Fine Spirits & Wine

This is not my story.

It belongs to the man in front of me in line at the spirit shop, stealing liquor.

 

Old hands with a handle of rum shimmied into a cloth tote touting

Small Business Saturday.

Sir — firstly, it’s Sunday, and you’re not helping business.

 

But as they yelled you out the door, casket of amber glass torn from your grasp,

I understood how you came to be —

stealing

liquor

at 1pm

in Center City

Philadelphia.

 

I’ve been scared myself,

but the stress of time and anxiety of facing God every single day

has hit you so much harder than I. And eye to eye,

I see how the diamond-shaped bottle top looked attractive on the shelf.

 

In removing it to drink you could have used it to cork your achy joints,

plug your malignant growth, stopper your untreated pain.

 

I understand.

 

You could have massaged the liquid down your throat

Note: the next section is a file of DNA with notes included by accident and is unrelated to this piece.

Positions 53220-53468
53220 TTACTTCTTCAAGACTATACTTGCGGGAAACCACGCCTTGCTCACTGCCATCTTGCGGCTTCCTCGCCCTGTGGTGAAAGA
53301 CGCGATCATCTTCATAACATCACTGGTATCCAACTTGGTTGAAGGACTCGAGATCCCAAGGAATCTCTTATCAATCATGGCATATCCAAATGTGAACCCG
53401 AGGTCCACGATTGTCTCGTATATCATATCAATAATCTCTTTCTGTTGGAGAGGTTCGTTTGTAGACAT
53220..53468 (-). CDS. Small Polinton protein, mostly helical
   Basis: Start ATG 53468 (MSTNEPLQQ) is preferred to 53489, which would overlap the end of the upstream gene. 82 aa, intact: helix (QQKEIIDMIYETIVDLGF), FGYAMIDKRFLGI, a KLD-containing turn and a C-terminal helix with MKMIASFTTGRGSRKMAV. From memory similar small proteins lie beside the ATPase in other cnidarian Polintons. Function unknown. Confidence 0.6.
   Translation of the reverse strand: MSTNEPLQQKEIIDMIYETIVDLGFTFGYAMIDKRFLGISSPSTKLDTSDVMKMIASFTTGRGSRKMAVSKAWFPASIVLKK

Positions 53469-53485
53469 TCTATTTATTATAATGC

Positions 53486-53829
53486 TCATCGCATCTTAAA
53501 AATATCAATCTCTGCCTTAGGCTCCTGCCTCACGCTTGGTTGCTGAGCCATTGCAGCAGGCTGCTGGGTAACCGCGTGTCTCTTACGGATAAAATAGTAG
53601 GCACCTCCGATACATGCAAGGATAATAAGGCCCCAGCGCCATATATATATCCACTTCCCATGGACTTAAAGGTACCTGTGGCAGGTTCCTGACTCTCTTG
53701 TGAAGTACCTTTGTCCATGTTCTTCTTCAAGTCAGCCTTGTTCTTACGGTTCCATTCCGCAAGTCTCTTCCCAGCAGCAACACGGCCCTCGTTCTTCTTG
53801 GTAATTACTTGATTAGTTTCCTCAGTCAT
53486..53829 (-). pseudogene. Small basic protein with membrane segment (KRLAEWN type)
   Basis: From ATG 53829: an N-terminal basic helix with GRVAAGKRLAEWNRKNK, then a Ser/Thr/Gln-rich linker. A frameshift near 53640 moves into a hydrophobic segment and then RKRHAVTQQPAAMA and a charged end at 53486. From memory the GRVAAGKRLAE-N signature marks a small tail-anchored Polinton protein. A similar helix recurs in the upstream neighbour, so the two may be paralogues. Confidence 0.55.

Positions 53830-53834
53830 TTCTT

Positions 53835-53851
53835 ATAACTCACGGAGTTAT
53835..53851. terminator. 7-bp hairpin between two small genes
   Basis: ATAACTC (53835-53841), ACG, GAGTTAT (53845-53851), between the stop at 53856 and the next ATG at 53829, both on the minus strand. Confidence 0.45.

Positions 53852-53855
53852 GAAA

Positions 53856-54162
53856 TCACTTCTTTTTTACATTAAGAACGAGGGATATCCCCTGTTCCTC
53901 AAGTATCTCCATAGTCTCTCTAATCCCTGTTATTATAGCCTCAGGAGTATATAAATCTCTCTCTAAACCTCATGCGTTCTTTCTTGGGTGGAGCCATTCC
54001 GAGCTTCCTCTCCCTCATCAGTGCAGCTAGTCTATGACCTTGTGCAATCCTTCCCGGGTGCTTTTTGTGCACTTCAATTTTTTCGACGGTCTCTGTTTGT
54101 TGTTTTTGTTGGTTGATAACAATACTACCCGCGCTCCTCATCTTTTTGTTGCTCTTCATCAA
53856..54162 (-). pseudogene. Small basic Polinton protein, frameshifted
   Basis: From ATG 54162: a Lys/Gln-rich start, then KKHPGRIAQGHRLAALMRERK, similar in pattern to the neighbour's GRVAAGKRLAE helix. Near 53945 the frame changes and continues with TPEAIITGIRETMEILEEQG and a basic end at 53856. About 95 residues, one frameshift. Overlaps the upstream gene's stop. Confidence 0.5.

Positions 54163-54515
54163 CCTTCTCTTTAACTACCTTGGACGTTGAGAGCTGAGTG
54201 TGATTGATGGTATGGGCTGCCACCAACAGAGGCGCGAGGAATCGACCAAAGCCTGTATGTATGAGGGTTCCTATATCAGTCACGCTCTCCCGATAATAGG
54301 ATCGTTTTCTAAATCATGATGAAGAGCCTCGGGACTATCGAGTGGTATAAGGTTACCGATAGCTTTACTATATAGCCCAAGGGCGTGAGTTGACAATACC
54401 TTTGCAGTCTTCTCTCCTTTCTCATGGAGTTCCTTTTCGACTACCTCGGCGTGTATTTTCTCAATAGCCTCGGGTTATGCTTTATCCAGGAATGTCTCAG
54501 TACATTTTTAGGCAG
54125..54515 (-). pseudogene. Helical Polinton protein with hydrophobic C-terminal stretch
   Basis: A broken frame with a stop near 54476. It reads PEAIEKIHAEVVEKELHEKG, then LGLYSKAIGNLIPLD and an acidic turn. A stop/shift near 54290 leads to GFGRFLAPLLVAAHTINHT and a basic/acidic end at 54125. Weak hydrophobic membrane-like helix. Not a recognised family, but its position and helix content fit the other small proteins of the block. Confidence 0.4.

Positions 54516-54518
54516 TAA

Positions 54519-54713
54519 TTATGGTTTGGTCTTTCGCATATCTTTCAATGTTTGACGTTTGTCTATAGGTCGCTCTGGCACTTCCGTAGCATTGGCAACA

to fill the empty feeling.

 

You deserve better than your circumstances, Sir.

And while I stood silent as you left,

now I’ll pray for you.

Turned

Before my hips shift and shoulder cuts through the humid air I take one more look at him; swollen eyes falling on rolls of oiled, doughy flesh.

Creases of arm and taught warm belly lay grotesque in the sun, fattened by warmth and by womb.

No bigger than a breadbox, no figment of a dream, he lays swirled in leaves and needles and light beams.

Angelic.

Fragile, and hardy, and tarnished; made in the Image, indeed.

My eyes widen,

A shadow rises like water in the wind and the ghost of a bird settles into a landing on his shoulder.

The tiny dark head fuzz with kisses next to the old, stiff bird is too much for me. The trees stand stoic and my knees sway.

The ghost of the bird stays silent, ready.

My baby lays still with disease-ridden skin and feverish eyes. He will not last the night.

But nor would I if I held him tight. Villages are razed by one, birthright damned, and to the soil returned.

It was a horrific fight. My knees give way to the right, and in the desperate gait of women trained never to run I weave through the trees.